Thursday, March 25, 2010

To Sculpt a Legend

Magnet # 202: South Dakota's Mount Rushmore Photo

Material: Metal, Paper, Mylar Shell

Purchased By: Greg

The American artist and sculptor Gutzon Borglum was born on this day in 1867. His name may not be famous, but his work certainly is. Borglum went on to create sculptures such as Stone Mountain in Georgia and the iconic Mount Rushmore in South Dakota. He was born in Idaho to a pair of Danish immigrants. His father was an experienced woodcarver who was no doubt very influential to his son's artistic development. Borglum traveled to Paris to train in sculpting and met Auguste Rodin there, who would become a great influence to him. When he returned to the United States, he began receiving prestigious commissions and awards and was even the first living American to have a sculpture purchased by the Metropolitan Museum of Art. Soon, he began to focus on two characteristics in his work that would direct the course of his career: Borglum became very interested in carving patriotic figures, and working on a very large scale. He even sculpted the head of Abraham Lincoln from a six-ton block of marble that Teddy Roosevelt displayed at the White House and is now featured in the Capitol Rotunda.

Borglum was approached in 1915 by the United Daughters of the Confederate to carve his first great work at Stone Mountain. There, a giant quartz monzonite rock stretched up over 800 feet and the women wanted to have a twenty foot high bust of Confederate hero Robert E. Lee carved onto it. However, Borglum realized the size of the image would be dwarfed by the huge rock, so he convinced them that it would be akin to "a postage stamp on a barn door." Eventually, he came up with the idea of creating a high-relief frieze featuring Lee on horseback, accompanied by Stonewall Jackson and Jefferson Davis. He wanted them to be followed by troops, but that feature never came to fruition. When the work began, it proved to be quite a challenge. Borglum was forced to develop his own machine to project the image onto the mountainside. He got as far as carving Lee's head into the rock, but tensions between Borglum and the Stone Mountain Confederate Monumental Association had grown so tense that he destroyed all of his models and left the state. His work on Lee was eventually cleared off to make way for another sculptor. It would seem his toils at Stone Mountain had gotten him nowhere, but Borglum had developed a new set of skills that would be critical for his next project, the greatest of his life - Mount Rushmore.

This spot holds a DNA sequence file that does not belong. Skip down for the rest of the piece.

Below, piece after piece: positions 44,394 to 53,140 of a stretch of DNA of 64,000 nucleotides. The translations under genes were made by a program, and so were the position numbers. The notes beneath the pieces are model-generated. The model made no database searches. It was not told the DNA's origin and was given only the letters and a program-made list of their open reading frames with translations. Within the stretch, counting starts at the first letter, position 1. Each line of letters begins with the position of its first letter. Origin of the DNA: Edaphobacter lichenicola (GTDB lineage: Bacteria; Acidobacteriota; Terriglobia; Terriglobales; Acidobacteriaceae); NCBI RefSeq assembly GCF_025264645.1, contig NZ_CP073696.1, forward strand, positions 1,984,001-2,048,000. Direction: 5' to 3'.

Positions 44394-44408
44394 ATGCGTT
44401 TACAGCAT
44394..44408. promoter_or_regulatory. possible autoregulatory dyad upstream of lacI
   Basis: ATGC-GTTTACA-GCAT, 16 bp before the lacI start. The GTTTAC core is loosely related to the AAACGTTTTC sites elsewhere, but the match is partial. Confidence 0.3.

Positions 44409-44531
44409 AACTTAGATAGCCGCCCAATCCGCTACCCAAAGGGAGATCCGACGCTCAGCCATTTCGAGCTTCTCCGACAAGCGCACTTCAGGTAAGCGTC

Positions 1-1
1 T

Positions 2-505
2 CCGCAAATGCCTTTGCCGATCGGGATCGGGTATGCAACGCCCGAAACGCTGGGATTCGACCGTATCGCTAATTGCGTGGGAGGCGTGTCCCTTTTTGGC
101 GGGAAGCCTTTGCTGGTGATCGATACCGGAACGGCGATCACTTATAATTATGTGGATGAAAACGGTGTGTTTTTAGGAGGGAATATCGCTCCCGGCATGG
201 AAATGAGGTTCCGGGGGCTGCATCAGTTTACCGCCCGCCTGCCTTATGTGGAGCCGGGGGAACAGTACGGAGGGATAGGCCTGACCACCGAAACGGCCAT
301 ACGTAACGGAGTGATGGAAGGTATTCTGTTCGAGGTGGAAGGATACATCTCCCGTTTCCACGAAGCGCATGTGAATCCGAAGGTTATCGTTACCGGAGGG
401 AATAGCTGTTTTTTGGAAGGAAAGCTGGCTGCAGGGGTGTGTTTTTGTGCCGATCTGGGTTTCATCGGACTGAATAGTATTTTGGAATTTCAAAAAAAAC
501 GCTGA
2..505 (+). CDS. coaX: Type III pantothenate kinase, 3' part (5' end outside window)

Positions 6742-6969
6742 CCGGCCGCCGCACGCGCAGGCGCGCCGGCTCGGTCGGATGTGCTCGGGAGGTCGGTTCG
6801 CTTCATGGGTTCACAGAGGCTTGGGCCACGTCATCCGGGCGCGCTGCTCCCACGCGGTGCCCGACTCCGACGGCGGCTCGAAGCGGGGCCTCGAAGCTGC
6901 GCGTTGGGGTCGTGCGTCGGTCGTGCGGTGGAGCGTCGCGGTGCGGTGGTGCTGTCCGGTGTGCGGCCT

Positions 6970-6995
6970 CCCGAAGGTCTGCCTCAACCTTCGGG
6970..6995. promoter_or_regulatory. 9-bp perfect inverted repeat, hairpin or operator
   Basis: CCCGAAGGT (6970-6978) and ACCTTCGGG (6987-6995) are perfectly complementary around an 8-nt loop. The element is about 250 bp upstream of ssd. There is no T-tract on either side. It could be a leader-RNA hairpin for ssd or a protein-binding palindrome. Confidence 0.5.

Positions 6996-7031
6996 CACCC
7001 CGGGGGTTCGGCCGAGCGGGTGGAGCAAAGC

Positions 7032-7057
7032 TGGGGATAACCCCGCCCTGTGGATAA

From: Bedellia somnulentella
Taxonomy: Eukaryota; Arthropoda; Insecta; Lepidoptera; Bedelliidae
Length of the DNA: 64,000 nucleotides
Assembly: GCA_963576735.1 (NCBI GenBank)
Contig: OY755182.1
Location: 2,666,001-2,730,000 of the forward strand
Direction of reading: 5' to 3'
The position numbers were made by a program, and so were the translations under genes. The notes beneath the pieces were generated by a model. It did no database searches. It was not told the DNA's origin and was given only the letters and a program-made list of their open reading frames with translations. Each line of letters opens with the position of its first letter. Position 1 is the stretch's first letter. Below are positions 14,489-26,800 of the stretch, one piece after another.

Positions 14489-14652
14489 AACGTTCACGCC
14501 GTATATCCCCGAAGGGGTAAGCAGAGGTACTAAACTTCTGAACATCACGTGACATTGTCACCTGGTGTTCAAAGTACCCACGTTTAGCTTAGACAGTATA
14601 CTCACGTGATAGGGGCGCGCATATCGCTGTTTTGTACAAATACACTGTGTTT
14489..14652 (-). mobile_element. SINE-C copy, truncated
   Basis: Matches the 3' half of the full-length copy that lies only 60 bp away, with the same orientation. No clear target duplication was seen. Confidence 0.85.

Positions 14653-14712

Discussions had been underway for years to create a tourist attraction in the Black Hills of South Dakota. Original plans were for heroes of the West to be carved there, but those were given up in favor of figures that would draw in more crowds. Borglum traveled to the area to advise on the project and recommended that they not use the granite pillars they had been planning on, as they would not be able to support the carvings. He thought Mount Rushmore would be a far more appropriate place to work on, as it was very grand and faced the South, allowing the most exposure to the Sun possible. It was finally decided that four Presidents would be carved on the mountain - George Washington, Thomas Jefferson, Theodore Roosevelt, and Abraham Lincoln. For a brief time, Susan B. Anthony was also considered. Borglum went to work planning models of what would be placed on the mountain. One was even several times taller than Borglum himself and extended all the way to the Presidents' waists. However, they never had enough funds to carve this much out of the mountain. The work on the mountain began in 1927 and lasted until 1941. Unfortunately, Borglum wasn't able to see his work made complete. He died only months before it was finished.

Borglum not only left behind an impressive collection of work, he also had a very talented son, Lincoln Borglum, who became a sculptor and worked on Mount Rushmore. After his father's death, he stepped up and put the finishing touches on what he had nearly completed, but was careful to to alter too much the state of completion his father had attained. Nowadays, about two million people visit Mount Rushmore each year. Through his hard work, Borglum created an icon of the American spirit and its grandeur and perseverance are a testament to his genius.

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